Fannie, Freddie must study 'alternate' credit scoring: regulator
Jan 15, 2015 09:38 AM EST
Fannie Mae and Freddie Mac's regulator hinted on Wednesday that credit standards could be eased when it laid out the 2015 goals for U.S. mortgage companies.
The Federal Housing Finance Agency directed the two government-controlled entities to explore "alternate" credit score models and the credit history of the loans they support.
The U.S. housing market's recovery has been held back by the difficulty many Americans face in obtaining credit. The FHFA's Director Mel Watt has said expanding access to credit is an important goal, but one that needs to be balanced against the risk of loan losses.
In the goals laid out for the two mortgage finance firms, the FHFA also said they should increase the purchase of loans backed by manufactured housing, as well as ramp up counseling services for buyers trying to obtain a mortgage or in early delinquency.
It also called on Fannie Mae and Freddie Mac to provide clarity on what is expected from mortgage loan servicers and to "enhance eligibility standards." Servicers have faced increased compliance standards as the United States has sought to learn from the mistakes that led to the financial crisis.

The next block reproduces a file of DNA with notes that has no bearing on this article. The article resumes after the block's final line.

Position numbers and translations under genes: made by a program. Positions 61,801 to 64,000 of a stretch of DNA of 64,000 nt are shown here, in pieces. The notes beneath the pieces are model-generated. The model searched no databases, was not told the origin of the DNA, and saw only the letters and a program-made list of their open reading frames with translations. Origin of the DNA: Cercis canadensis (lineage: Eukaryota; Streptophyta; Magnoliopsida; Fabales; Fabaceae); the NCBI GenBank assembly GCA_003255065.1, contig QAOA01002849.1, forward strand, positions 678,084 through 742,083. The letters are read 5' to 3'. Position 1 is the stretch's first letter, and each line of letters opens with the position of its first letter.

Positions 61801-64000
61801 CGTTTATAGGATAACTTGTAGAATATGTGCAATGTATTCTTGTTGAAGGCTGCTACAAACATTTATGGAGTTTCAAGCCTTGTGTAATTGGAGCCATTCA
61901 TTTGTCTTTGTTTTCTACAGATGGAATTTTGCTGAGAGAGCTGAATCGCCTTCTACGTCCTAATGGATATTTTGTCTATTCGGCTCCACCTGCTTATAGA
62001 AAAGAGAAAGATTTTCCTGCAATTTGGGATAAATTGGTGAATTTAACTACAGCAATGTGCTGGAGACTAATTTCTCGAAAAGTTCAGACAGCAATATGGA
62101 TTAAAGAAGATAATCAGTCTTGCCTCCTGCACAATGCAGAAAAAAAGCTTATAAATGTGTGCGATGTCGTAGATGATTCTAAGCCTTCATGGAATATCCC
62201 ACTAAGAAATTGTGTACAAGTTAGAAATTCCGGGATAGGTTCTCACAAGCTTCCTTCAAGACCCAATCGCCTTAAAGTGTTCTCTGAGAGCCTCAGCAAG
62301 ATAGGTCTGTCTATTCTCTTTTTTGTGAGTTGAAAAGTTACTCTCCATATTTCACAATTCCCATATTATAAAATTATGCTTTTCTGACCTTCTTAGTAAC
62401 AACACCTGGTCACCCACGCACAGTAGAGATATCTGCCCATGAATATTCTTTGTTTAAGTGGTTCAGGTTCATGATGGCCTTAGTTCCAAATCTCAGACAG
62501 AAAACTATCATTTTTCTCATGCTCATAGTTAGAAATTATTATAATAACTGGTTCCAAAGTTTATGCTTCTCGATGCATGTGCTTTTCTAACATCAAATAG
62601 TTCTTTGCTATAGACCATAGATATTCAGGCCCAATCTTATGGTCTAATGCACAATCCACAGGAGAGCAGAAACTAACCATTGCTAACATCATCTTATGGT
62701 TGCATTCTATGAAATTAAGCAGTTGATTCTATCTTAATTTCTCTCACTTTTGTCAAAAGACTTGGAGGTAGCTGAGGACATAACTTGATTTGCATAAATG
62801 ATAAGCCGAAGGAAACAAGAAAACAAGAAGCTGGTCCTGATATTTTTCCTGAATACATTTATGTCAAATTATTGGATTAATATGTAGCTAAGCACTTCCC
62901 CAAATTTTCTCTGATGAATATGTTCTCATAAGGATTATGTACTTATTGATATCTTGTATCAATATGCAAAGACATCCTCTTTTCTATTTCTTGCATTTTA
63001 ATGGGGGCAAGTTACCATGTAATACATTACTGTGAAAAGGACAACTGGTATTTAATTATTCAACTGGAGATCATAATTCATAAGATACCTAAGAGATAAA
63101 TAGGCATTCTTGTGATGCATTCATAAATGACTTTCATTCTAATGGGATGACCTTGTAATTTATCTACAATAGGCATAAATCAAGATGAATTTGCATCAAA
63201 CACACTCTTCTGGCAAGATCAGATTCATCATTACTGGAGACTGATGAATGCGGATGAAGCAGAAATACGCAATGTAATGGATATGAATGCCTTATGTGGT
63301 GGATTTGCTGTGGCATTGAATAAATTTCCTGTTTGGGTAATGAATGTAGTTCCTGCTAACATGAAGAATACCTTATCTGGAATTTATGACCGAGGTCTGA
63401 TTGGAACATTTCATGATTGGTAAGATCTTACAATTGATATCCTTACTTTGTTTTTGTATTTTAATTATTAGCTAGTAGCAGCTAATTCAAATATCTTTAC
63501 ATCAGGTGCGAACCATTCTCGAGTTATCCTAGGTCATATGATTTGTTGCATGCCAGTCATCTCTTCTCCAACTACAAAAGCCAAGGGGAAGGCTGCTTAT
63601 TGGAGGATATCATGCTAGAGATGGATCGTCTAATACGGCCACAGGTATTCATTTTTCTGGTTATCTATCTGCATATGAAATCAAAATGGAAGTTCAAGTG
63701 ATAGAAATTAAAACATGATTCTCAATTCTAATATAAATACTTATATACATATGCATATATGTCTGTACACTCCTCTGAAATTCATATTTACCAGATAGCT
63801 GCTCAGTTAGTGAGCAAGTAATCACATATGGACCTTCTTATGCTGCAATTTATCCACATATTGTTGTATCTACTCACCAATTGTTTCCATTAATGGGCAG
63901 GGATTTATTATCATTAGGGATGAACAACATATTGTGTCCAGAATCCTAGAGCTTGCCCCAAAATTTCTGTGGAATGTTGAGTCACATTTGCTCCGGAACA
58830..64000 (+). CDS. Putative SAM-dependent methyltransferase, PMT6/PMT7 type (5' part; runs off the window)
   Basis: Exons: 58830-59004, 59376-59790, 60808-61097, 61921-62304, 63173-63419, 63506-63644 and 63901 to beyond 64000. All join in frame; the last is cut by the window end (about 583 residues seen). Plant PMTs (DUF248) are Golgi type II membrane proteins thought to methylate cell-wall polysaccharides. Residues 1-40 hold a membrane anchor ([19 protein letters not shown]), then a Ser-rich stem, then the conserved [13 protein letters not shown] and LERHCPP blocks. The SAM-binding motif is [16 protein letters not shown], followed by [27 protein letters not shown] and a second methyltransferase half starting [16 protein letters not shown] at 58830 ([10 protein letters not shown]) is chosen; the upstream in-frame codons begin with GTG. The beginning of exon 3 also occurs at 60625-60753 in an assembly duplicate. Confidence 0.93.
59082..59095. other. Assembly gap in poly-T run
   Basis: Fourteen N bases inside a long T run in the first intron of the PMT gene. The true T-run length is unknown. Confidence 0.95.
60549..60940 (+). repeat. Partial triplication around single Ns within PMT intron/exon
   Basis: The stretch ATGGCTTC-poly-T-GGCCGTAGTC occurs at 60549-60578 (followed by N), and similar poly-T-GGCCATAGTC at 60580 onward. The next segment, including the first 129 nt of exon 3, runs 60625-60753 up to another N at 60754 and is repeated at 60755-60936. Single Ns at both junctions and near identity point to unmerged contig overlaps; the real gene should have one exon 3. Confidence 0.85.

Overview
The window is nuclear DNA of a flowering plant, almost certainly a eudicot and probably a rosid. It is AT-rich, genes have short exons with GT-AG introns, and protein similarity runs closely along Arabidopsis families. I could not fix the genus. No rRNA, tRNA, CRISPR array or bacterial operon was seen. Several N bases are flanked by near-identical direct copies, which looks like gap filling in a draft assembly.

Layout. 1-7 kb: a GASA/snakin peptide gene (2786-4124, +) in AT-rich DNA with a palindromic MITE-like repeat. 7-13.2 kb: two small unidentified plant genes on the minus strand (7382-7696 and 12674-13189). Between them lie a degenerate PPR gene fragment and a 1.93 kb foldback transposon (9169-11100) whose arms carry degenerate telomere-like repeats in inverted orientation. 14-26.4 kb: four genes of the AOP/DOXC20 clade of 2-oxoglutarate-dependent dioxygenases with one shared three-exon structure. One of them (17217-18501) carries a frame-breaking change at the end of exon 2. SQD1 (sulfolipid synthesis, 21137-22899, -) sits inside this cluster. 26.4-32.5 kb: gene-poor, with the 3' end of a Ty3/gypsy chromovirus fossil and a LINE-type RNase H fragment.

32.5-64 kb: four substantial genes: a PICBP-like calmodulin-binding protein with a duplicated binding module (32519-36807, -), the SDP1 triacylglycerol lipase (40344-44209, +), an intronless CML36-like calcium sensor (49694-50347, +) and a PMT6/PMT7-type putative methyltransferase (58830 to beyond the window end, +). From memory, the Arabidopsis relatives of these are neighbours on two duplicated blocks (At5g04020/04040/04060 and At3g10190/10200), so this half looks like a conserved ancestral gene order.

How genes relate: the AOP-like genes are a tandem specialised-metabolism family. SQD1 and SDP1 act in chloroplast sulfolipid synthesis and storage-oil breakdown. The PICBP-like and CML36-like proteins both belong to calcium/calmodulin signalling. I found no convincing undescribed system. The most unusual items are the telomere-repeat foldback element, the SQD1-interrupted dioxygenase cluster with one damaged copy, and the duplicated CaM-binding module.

Under Watt's leadership, the FHFA spent much of last year expanding credit availability, including compelling Fannie Mae and Freddie Mac to launch programs that allow more borrowers to make down payments as low as 3 percent of a property's value.
Last December, it also directed them to begin paying into an affordable housing fund.
The goals spelled out for this year were largely in keeping with previously announced priorities for Fannie Mae and Freddie Mac. These include finalizing a new framework to govern when lenders are held liable for sour loans, reducing severely delinquent mortgages and building a common securitization platform.
Fannie Mae and Freddie Mac have been under U.S. government control since 2008 when their businesses collapsed during the financial crisis. They buy mortgages made by banks and repackage them as securities, which they offer with a taxpayer guarantee.